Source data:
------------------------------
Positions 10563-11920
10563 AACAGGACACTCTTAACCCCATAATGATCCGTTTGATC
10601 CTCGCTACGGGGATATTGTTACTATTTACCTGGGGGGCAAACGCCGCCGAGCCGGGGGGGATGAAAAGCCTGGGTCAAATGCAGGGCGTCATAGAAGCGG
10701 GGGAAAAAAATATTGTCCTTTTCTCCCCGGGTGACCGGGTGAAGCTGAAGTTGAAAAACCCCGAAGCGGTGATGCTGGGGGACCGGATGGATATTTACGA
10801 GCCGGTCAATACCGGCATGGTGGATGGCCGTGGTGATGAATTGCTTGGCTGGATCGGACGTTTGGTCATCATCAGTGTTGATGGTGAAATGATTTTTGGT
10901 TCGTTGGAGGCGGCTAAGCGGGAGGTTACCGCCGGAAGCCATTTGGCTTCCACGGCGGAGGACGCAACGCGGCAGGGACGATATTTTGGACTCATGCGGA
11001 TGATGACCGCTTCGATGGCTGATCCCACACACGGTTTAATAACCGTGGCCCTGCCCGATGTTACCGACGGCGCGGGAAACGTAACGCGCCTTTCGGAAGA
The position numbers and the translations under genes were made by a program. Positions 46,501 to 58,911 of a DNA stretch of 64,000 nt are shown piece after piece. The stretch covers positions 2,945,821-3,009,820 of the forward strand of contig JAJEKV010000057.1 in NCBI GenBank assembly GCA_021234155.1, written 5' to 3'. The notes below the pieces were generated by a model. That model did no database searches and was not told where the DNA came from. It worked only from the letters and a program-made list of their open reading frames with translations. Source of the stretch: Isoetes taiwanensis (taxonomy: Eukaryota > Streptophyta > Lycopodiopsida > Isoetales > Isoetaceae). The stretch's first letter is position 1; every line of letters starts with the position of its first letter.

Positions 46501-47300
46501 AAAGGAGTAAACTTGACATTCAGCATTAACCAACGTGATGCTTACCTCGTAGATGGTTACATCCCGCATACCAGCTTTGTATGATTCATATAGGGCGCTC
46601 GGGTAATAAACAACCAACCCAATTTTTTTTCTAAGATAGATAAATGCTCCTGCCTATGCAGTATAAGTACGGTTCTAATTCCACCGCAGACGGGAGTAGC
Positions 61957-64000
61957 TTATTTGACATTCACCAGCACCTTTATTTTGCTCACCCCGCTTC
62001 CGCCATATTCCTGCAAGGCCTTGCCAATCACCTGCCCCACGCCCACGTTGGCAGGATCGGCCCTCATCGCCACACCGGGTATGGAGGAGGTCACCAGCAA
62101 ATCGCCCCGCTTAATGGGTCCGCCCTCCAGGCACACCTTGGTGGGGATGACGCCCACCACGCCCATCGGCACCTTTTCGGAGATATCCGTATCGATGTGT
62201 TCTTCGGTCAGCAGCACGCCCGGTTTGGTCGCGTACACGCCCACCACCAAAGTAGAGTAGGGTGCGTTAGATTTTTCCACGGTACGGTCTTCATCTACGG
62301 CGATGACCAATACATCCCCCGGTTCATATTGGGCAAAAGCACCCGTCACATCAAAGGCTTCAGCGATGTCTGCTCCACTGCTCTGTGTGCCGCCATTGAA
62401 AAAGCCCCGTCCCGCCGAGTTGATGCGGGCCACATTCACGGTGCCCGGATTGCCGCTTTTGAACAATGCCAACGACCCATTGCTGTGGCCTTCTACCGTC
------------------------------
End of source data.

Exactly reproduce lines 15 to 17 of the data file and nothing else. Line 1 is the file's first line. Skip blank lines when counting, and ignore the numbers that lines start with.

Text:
62101 ATCGCCCCGCTTAATGGGTCCGCCCTCCAGGCACACCTTGGTGGGGATGACGCCCACCACGCCCATCGGCACCTTTTCGGAGATATCCGTATCGATGTGT
62201 TCTTCGGTCAGCAGCACGCCCGGTTTGGTCGCGTACACGCCCACCACCAAAGTAGAGTAGGGTGCGTTAGATTTTTCCACGGTACGGTCTTCATCTACGG
62301 CGATGACCAATACATCCCCCGGTTCATATTGGGCAAAAGCACCCGTCACATCAAAGGCTTCAGCGATGTCTGCTCCACTGCTCTGTGTGCCGCCATTGAA